The Testing Game

I have a concept for a project, a continuing exploration of my sense of place and belonging after returning to my hometown 35 years after my departure as a teenager.  As the concept has gestated, I've realized that a series of related images requires thoughtful consideration of decisions that might otherwise be made on the fly.  I decided early on that I wanted to use lumen prints, the process in harmony with my deep connection to the natural landscape of my little corner of the earth and my vision for the project.   That narrowed the field in some areas and threw the door open in others.  At first glance, the lumen print process is very simple - lay something on top of a piece of darkroom paper, take it into the sun, and allow an image to develop.  It's deceptively simple, and maddeningly unpredictable and complex.  Get lovely color one time, nothing you'd want to keep the next, the influencing factors difficult to isolate and pin down.

There are bigger picture questions also.  What size will these images be?  Do I want to settle on a single paper or use a variety of papers?  Is there a natural affinity between some subject matter and a paper choice?  Is the original captured image the final product or simply a step in the process?  Will I allow myself any digital manipulation of the images, and if so, where will I draw the line?  Will there be accompanying text or will the images stand alone in telling the story?  What am I trying to ultimately build?  A box of plates to be tucked into a drawer?  A virtual experience on a series of web pages? Images to be framed and exhibited? A book?  

I will allow serendipity to guide me down this road as much as possible, trying to keep the channels open and unfolding, but some choices have to be made in order to get started, and that leads me to this little piece.  That leads me to the testing game.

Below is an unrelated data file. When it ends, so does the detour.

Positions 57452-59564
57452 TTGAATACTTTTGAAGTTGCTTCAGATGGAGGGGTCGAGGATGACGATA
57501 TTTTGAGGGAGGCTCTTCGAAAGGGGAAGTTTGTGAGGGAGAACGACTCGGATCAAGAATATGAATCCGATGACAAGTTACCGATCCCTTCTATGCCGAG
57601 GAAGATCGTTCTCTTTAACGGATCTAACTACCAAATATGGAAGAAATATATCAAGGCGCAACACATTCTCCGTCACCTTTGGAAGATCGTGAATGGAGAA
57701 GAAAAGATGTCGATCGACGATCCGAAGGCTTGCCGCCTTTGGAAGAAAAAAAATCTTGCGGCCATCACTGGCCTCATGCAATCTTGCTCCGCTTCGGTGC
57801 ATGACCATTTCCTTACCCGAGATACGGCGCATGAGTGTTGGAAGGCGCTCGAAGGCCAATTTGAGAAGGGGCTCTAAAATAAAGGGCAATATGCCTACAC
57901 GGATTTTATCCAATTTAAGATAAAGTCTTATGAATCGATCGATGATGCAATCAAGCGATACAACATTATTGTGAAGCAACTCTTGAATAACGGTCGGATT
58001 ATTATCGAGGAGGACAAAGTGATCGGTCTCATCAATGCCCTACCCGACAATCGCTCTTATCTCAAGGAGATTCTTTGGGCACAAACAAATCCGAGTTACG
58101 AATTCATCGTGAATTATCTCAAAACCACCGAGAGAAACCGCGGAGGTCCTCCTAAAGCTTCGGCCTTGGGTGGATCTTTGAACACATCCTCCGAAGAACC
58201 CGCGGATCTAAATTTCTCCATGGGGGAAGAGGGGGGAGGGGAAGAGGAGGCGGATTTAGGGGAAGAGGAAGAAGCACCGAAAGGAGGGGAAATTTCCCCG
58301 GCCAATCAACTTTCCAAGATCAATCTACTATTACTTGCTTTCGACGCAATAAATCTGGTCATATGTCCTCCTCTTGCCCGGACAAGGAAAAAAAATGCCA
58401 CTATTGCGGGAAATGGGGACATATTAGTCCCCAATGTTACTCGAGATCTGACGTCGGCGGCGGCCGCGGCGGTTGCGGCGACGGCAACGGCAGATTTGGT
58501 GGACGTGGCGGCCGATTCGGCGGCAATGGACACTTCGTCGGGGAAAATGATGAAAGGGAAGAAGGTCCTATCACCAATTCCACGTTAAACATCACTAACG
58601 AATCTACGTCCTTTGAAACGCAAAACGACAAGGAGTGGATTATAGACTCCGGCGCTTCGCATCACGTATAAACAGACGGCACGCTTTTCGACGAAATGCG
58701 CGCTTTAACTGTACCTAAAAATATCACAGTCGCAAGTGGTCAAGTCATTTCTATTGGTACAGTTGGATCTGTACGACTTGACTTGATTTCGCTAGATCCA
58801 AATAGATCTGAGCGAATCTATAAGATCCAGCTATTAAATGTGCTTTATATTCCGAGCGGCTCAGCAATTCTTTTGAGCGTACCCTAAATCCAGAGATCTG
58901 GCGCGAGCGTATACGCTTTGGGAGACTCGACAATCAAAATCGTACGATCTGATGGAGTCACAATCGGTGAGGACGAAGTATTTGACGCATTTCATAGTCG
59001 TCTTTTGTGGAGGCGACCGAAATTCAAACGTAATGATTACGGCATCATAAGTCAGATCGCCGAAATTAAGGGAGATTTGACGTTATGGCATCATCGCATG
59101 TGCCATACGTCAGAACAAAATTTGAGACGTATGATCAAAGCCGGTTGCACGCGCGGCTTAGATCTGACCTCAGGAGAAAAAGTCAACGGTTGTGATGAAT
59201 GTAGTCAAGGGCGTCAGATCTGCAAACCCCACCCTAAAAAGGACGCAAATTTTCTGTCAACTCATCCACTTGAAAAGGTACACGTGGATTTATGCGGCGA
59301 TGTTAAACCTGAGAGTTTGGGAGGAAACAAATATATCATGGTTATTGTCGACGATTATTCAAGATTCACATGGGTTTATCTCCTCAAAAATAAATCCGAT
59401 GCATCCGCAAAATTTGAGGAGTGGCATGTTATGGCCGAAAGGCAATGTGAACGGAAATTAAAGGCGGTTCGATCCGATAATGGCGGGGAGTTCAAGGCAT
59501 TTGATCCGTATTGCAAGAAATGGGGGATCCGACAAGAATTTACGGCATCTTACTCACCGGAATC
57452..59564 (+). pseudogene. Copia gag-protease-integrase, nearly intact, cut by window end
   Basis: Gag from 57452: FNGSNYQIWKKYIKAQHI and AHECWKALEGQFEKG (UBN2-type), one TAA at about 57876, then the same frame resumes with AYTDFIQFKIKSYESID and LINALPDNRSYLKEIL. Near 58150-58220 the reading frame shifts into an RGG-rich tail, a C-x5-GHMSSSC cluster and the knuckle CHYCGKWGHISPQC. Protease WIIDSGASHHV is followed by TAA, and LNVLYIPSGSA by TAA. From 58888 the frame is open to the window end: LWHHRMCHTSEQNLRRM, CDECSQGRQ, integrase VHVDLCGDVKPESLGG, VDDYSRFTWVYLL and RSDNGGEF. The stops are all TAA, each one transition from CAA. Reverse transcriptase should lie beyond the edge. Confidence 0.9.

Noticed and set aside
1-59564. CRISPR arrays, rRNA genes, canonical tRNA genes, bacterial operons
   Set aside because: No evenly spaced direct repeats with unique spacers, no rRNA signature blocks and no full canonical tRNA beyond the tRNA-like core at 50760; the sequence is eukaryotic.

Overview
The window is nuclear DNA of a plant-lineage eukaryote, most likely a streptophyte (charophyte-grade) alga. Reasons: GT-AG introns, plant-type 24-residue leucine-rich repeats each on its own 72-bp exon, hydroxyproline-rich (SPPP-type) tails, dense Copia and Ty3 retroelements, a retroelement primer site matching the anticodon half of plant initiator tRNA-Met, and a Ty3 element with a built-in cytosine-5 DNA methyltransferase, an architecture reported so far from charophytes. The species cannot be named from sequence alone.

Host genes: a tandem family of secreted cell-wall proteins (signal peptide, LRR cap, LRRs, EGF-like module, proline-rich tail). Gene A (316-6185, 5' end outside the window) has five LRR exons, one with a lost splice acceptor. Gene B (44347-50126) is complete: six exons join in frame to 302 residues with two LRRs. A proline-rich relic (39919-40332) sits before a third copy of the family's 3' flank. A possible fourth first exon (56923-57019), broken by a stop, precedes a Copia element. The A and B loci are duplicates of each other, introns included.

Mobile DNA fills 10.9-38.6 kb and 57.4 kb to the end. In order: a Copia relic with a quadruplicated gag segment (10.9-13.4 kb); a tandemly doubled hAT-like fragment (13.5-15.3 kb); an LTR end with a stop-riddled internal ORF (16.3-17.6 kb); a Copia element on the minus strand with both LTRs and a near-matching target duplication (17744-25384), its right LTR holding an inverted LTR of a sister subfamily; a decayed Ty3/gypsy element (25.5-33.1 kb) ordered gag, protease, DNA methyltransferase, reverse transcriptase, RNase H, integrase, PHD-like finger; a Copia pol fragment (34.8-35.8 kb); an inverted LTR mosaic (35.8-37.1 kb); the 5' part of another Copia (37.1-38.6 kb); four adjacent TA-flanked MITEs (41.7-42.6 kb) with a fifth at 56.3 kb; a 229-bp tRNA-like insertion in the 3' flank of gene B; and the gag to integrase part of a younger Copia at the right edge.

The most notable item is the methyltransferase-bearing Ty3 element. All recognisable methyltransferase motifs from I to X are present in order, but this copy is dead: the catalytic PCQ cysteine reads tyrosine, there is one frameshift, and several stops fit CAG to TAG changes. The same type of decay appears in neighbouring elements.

I may be a bit of a mad scientist - I love to test.  I love the 'what if'.  I love challenging what I've been told, sometimes learning the 'why' of it for myself.  Sometimes realizing that conventional wisdom is unnecessarily confining.  I love learning something new.  I've now made at least 70 test images - my record keeping at the beginning being a bit sloppy, I can't say exactly how many test images I've made.   I've tested at least 8 papers.  I've tested exposure times that range from 3 minutes in full sun to hours in the shade.  I've tested adding moisture by spritzing the paper before exposure.  I've tested exposures at different times of day.  I've compared glossy paper surfaces to satin and semi-matt ones.  I've learned an exhilarating amount.  I still feel like a rank amatuer.  

I'm narrowing in on some decisions for my project, though I know that tomorrow or the next day, eBay will alert me to the availability of some old paper that I haven't tried, and the testing game will be on anew.  On, in full force, despite the conclusion I've already come to that there is no absolute right or absolute wrong in the world of lumen printing.  It all works in one way or another, at least some of the time.

In the end it's simple - take out a sheet of darkroom paper, place something on it, carry it into the sun, and leave it there awhile.  Bring it in with eager delight and see what you got.